Deerhunting was not covered in detail in this session.

 

I.iii. Control of Hounds

The League Against Cruel Sports will make a separate submission to the inquiry in support of its ‘Hunt Havoc’ evidence.

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II 6th April 2000 - 2.30 pm

 

II.i. Economics.

The development of a more enterprising approach to drag and bloodhound hunting may be one scenario that could emerge from a ban on live quarry hunting as argued by Dr Neil Ward in the ‘Foxing the Nation’ study submitted to the Committee of Inquiry with our first round submissions.

There is likely to be increasing employment in the service sector to agriculture, for example, agricultural waste.

It is significant that many rural hunting areas under discussion (e.g. Devon and Cumbria) qualify for European funding under Objectives 1 and 2. Regeneration funding is more likely to be available in these areas because organisations such as the Countryside Agency and local authorities have formed rural partnerships; effort is put into diversifying the economy, retraining and tourism. Unskilled workers directly employed by hunts could benefit from such initiatives.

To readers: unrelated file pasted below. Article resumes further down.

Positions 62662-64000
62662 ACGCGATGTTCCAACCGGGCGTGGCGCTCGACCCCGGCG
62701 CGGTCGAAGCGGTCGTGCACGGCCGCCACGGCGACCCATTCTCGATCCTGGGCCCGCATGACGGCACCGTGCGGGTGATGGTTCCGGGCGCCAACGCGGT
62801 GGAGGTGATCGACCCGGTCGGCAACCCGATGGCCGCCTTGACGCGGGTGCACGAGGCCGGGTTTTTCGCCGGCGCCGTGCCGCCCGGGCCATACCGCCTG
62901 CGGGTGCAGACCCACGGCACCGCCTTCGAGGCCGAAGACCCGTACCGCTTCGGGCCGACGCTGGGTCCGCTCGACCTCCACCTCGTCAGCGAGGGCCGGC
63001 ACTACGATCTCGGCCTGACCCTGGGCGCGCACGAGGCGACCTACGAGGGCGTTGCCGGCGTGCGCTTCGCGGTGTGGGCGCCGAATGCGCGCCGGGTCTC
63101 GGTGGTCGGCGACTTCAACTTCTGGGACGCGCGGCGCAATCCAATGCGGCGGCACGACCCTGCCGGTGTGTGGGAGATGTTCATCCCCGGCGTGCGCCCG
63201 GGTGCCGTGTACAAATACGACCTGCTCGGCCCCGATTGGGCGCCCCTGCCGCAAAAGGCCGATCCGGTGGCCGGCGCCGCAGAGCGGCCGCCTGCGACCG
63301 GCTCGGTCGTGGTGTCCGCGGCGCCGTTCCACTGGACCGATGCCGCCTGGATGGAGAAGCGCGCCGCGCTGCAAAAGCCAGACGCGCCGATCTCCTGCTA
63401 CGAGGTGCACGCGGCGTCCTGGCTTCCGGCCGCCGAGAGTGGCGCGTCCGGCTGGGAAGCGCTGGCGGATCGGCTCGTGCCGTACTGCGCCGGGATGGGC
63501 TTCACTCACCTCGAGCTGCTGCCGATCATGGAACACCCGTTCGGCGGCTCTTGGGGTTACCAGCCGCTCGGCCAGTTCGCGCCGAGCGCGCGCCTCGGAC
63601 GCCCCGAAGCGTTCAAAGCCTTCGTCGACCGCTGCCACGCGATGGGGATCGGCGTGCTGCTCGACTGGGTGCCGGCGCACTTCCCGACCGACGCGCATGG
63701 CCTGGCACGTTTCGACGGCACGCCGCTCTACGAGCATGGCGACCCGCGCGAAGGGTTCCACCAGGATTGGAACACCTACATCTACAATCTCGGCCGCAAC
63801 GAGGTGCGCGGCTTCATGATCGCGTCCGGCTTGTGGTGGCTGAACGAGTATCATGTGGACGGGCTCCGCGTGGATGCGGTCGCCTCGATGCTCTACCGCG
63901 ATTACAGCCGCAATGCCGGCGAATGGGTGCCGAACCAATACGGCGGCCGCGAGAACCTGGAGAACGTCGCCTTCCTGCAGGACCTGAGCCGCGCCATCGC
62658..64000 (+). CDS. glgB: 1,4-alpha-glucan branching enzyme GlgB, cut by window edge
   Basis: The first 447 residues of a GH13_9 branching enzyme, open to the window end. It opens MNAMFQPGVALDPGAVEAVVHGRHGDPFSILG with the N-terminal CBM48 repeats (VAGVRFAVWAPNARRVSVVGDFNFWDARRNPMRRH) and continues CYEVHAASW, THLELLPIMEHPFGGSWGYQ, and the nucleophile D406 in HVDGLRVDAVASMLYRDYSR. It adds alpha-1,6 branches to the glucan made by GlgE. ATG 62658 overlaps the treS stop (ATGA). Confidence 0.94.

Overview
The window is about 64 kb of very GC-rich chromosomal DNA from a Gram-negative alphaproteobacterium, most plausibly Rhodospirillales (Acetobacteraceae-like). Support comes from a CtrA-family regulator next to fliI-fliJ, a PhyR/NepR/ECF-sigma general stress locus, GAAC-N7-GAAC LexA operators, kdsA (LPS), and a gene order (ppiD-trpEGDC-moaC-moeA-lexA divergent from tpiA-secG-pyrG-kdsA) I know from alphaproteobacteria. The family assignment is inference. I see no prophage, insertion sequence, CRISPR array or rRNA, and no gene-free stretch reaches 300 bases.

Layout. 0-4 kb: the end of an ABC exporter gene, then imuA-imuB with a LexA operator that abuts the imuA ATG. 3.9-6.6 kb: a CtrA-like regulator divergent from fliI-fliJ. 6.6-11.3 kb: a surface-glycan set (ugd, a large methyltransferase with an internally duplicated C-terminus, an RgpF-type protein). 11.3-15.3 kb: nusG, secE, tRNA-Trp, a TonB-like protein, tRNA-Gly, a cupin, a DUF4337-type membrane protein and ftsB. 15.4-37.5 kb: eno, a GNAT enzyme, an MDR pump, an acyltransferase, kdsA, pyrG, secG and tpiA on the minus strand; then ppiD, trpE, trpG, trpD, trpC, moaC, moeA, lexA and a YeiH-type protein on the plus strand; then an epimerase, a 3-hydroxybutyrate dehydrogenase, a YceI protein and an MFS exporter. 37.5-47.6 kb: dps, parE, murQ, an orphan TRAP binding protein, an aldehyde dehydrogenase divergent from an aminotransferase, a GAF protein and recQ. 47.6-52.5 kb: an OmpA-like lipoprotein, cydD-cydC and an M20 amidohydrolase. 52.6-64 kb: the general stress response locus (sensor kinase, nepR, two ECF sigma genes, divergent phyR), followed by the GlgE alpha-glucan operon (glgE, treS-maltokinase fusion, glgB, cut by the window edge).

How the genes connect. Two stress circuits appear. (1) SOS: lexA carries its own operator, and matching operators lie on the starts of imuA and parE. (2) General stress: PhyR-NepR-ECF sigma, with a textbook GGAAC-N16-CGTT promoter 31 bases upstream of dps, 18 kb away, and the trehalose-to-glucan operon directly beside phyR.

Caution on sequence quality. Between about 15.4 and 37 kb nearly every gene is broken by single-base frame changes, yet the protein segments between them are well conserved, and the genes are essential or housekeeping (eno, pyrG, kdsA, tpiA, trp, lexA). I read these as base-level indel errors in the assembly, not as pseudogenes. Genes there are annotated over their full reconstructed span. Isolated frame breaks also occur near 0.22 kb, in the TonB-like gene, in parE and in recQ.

II.ii Social and Cultural Issues.

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III 10thApril 2000 – 10.30am

 

III.i. Predation by foxes

i.a. Lambs

i.b. Rabbits

i.c. Other wildlife

 

III.ii. Fox control

ii.a. Regional aspects

ii.b Shooting

ii.c. Wounding rates

 

III.iii. Red Deer

 

III.iv. Brown Hare

 

III.v. Mink

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IV 10th April 2000 – 2.00pm.

 

IV.i. Animal Welfare

 

IV.ii. Drag Hunting

Deadline 2000 has a number of areas of disagreement with the Countryside Alliance on this subject; these are considered in the section that relates to the seminar on bloodhound and drag hunting.

 

IV.iii. Legal Issues.

Deadline 2000 is submitting papers on these topics to the legal seminar to be held on 15th May 2000.